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His team having dazzled the nation during an unexpected run to the Final Four, UCLA basketball coach Mick Cronin is something of an expert in the inequities of a business model that generates billions of dollars for the NCAA while providing athletes with little more than a free swag bag.
That model appears to be further crumbling with the Supreme Court’s unanimous decision Monday clearing the way for additional compensation for college athletes as long as it's directly linked to their education, part of what Cronin sees as a day of dual reckoning for the NCAA.
Already grappling with the issue of how to fairly implement rules that would allow athletes to profit off their name, image and likeness, the governing body for college sports now must address other ways in which athletes might be rewarded.
“This is a long time coming and we all better get on board,” Cronin told The Los Angeles Times. “Not only is it right and just, we all better get on board and adjust and get this done if we want to maintain college athletics and our level of play and our level of significance. We need to realize that there needs to be no more fighting.
“It’s a new day and we need to figure out NIL, we need to figure out athlete compensation and we need to realize it’s a new day in America and the courts are saying so.”
Cronin said his hope is that politicians, NCAA executives and conference commissioners can figure out an answer for the name, image and likeness conundrum before July 1, when NIL legislation is set to be enacted in some states but not others. In California, athletes will not be allowed to profit off their name, image and likeness before Jan. 1, 2023, barring a state policy change or nationwide rule.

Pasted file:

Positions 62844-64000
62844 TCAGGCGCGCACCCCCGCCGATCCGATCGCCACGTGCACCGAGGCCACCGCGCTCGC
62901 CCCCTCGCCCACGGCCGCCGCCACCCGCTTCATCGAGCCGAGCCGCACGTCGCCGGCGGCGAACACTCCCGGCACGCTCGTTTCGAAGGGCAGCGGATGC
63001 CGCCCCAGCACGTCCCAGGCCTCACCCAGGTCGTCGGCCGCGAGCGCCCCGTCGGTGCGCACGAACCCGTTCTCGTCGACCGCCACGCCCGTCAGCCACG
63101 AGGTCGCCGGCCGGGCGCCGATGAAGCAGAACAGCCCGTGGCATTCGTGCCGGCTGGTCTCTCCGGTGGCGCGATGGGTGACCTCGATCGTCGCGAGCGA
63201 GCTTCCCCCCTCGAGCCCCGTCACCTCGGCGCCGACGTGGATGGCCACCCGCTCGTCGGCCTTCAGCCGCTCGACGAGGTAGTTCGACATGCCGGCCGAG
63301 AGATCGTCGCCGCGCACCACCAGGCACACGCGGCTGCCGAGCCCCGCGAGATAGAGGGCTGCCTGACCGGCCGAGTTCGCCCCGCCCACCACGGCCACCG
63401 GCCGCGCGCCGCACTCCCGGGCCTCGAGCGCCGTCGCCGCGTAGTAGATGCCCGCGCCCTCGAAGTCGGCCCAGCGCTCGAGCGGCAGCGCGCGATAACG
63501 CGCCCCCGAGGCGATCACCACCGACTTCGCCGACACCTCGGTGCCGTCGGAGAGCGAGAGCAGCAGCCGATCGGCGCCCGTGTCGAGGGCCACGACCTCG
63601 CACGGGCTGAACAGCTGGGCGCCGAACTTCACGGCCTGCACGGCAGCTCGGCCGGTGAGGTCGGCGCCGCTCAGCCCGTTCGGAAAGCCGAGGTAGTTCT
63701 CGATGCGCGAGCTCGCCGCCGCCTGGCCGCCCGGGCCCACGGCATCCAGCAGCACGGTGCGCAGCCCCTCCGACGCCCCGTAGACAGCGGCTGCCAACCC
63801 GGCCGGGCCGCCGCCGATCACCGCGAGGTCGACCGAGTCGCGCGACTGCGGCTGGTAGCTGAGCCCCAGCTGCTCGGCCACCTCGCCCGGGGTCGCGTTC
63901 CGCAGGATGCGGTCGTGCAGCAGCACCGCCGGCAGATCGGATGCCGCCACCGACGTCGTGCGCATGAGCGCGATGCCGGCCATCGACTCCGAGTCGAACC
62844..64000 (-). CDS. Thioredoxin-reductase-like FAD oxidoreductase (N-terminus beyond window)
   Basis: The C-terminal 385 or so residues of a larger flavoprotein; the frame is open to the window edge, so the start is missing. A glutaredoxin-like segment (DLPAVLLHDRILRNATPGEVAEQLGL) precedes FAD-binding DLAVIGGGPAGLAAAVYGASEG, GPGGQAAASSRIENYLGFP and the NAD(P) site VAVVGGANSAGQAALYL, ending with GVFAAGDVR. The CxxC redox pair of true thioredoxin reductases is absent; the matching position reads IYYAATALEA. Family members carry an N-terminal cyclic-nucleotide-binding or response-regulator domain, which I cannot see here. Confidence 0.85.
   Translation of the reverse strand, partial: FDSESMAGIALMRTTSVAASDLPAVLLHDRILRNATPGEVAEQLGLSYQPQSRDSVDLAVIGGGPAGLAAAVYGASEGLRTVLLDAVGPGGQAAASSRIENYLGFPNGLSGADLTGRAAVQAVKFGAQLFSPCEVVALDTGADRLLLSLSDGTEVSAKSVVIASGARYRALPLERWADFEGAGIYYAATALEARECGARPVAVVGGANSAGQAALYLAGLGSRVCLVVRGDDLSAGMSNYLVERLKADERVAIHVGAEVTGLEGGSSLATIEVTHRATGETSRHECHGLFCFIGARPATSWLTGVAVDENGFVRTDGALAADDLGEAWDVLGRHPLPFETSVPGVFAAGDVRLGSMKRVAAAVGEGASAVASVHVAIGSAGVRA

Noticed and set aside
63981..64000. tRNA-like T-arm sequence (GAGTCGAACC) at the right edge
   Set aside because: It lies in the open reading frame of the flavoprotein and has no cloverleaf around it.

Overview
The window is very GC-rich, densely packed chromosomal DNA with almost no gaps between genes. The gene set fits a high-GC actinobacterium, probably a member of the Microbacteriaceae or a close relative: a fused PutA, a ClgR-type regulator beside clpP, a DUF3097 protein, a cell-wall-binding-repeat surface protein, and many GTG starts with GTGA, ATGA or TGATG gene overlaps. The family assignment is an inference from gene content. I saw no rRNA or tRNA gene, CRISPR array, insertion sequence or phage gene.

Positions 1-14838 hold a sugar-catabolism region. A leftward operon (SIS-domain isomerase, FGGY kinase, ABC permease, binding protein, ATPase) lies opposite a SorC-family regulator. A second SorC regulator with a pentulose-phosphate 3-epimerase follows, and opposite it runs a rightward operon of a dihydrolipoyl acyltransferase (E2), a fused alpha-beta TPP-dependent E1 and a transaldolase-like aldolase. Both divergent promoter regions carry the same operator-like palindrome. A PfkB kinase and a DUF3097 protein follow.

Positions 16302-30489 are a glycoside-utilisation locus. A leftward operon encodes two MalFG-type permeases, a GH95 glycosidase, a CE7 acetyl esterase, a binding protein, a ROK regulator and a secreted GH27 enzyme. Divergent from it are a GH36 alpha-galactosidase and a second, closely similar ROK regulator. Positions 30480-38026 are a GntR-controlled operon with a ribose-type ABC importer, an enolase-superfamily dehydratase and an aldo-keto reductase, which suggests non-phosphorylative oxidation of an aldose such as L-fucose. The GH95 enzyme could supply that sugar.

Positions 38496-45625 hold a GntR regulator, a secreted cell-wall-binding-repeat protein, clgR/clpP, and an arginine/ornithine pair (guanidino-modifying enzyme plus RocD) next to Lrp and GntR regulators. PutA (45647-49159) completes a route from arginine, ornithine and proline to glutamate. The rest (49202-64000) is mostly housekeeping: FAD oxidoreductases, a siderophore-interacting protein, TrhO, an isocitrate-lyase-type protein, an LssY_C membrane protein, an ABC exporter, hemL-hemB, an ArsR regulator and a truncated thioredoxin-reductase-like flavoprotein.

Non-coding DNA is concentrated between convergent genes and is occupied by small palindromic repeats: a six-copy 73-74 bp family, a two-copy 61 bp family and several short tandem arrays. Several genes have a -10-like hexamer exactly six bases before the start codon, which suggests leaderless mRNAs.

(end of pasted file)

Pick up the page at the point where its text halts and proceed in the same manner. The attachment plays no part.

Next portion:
The disparities could put UCLA at a disadvantage in recruiting against schools located in states ready to enact their NIL legislation next month.
“It’s not a matter of ‘if’ now, it’s a matter of ‘when,’ ” Cronin said of the inevitable move toward approval of NIL, “but if you want a level playing field, it needs to happen by July 1.”
As far as the ways in which athletes might be compensated by schools, that will likely require more time as a host of issues are addressed. Will star players receive more than benchwarmers? What limits will be in place to prevent resource-rich schools from lording their wealth over those with more meager means, deepening the chasm between the haves and the have-nots?
“It’s not as simple as ‘Pay the players,’ ” Cronin said, “because where does the money come from [within] athletic departments operating with 24 sports? I’m glad I’m not an athletic director trying to figure it all out.”
In the coming months, hard decisions must be made as the landscape of college athletics tilts further toward the athlete, eroding years of what amounted to free labor for the NCAA.
“We just went to the Final Four,” Cronin said. “The days of players being told they have to show up an hour early for a practice because they all have to do commercials for CBS and not asking any questions and just doing it for free are over. Those days are clearly over. The days of Kareem Abdul-Jabbar just being thankful to play at UCLA are over.”
This story originally appeared in Los Angeles Times.